"Just following orders" became quite popular with a variety of low to mid-level bureaucrats in the Western World, as they hoped that they'd be mistaken for the uber-efficient Nazis. "Hey, I didn't lose a war!" became a catchphrase meaning roughly, "you can't punish me for what I did." - the first known use of that phrase being uttered by Lt. Col. Oliver North. (Some scholars dispute this, attributing it to Nixon)

Teens made popular the derogatory slang phrase, "you Nazi bastard". In context, it is generally used to compare the evil of a mall security guard asking them not to skate board into little old ladies with the minor faux-pas of slaughtering six million Jews.

Movie Spin Offs[edit | edit source]

"The Reader" is a movie in which some dominatrix skank didn't know that killing Jews was wrong. (Hey, we've all been there) Only by the kindness of the teen she was molesting (who read to her in exchange for sex) did she educate herself into...well, nothing. Even at her trial, she still thought she was innocent. Not sure what the point of this movie was, except to show how the teen guy grew up to be a goofy guy who loved a woman enough to send her 150 personally tape recorded books for twenty years, but not enough to answer her letters or promise her a post-release sympathy fuck.

The trial of this woman involved her taking full responsibility for everything, rather than admit she couldn't read. Uh huh. Me, I don't blame her. I'd much rather have people think that I personally burned several hundred Jews alive then admit that I can't read Goethe's "Der Lederhosen ist in der Weinerschnitzel". (Hey, we've all been there)

"The Boy in the Striped Pajamas" is a movie in which a downs syndrome German kid named Uberdumkopf Junior makes friends with a kid in a concentration camp and doesn't know it. "It" being that the kid was in a concentration camp. Guess the barbed wire, roving patrols, striped prison garb and clouds of annihilated Jews clogging his mommy's sinuses didn't give it away. Of course, Fraulein Uberdumkopf didn't know either, till a hot young officer blabbed. Prompting Herr Uberdumkopf to send the officer to the Russian front. In the end, the Aryan race was cleansed when the German boy volunteered to protect the Nordic gene pool by jumping into a gas chamber with his striped pajama buddy.

Herr Uberdumkopf was subsequently put on trial for running around the camp for a half hour while his kid waited in line to be killed instead of just shutting down the showers till the kid was found.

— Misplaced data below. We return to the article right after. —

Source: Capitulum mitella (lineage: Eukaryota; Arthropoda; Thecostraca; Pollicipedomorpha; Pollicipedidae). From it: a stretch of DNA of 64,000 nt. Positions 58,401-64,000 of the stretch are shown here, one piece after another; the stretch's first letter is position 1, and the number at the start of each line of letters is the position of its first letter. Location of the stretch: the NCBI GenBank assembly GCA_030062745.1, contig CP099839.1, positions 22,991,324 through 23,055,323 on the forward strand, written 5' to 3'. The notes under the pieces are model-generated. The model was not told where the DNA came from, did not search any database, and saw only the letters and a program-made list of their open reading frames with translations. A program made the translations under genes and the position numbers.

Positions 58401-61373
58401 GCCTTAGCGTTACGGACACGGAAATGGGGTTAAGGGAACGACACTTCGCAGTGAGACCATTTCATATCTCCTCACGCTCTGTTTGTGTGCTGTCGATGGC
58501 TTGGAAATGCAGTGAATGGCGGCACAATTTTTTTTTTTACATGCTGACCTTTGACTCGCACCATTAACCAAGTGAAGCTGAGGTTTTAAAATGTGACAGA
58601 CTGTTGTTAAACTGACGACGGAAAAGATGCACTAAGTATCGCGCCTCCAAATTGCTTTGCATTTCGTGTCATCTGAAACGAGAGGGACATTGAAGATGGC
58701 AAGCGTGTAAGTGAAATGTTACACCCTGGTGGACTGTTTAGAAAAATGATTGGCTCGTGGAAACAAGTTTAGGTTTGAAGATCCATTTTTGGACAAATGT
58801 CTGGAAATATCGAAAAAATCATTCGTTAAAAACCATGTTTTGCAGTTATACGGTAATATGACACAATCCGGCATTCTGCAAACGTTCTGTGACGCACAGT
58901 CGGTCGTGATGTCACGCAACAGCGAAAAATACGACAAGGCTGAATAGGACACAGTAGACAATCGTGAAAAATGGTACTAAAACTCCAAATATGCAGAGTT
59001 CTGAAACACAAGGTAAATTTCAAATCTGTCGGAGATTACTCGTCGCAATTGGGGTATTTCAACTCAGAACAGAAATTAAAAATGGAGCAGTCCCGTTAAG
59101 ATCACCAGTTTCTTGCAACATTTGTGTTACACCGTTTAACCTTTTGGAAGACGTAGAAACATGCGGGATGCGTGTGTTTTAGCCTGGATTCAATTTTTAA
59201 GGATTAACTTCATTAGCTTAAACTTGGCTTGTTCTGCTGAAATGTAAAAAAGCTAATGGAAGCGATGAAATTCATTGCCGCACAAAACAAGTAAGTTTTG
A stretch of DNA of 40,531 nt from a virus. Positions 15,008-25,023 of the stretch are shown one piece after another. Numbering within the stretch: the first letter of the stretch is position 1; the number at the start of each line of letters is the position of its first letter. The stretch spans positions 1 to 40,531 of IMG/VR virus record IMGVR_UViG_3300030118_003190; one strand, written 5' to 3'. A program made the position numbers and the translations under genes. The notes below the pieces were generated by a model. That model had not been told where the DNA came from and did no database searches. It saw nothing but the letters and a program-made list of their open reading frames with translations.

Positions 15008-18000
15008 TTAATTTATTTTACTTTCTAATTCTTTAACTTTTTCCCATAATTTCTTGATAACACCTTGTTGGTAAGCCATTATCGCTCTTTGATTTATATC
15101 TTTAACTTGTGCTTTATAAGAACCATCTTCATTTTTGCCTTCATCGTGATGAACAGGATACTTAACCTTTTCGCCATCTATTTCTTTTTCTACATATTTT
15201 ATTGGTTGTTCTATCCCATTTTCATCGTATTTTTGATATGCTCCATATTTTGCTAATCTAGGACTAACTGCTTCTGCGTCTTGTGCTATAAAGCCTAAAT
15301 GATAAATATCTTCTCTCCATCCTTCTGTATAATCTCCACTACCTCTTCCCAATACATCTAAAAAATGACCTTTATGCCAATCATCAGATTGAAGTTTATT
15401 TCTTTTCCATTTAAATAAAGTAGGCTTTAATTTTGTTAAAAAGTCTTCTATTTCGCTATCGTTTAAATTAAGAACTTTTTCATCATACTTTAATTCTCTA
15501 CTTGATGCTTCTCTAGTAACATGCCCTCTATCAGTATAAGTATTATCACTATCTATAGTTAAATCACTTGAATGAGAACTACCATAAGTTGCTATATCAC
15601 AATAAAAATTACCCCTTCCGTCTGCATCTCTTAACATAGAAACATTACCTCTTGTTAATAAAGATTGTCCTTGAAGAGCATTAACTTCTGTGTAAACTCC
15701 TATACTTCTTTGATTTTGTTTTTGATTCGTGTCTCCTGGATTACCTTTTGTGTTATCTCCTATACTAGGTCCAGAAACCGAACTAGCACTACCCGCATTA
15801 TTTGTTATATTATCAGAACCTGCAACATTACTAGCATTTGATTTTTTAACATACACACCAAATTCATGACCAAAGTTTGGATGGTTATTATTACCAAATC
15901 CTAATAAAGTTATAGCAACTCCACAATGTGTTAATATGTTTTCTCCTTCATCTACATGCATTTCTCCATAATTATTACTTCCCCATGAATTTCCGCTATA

"Schindler's List" is a movie in which some Nazi exploits Jews for years, makes himself a war millionaire, cheats on his wife, lives like a fat cat, betrays his nation's war effort, then bribes Ben Kingsley to say he was a righteous man. He succeeded with this bribe, but as Ben was playing a Jew, he required such a large bribe that it bankrupted Schindler.

He wasn't put on trial at Nuremberg, but did have to undergo an even more painful trial - divorce - in which it came out that Schindler's "list" was that of Swiss bank accounts, not Jewish workers.

"A Few Good Men" is a movie about how American soldiers are allowed to do what Nazi soldiers cannot - refuse to "just follow orders". That's why the two got convicted for "just following orders" about Code Reds. That's also why Colonel Jessup got arrested, for intelligently refusing to "just follow orders" see it's like this...well...okay, do you want the truth? You can't handle the truth! The truth is a soldier must always "just follow orders" or he'll be arrested, and only losers of wars are made to suffer for that which we demand that our boys do! Truth is, deep down in places that you don't want to see, you want me to waterboard, you NEED me to waterboard....

Legal Precedents and Ramifications[edit | edit source]

Nuremberg was notable for establishing the concept that soldiers and citizens are expected to refuse to obey unlawful orders. This led to the Americans quick exit from Vietnam in 1962 as a result of the government refusing to institute the draft on the grounds that it would violate the precedents established at Nuremberg. This did not sit well with some, who felt that blind obedience to any order was more proper. These radicals, called Hippies demanded increased military presence in Vietnam, and were notable for their clean cut appearance and stated desire to kill babies.

The desegregation of America and the passage of the Civil Rights Act of 1949 was also due to Nuremberg, when it became impossible to get any police officer to arrest a black person just because his racist Sheriff ordered it.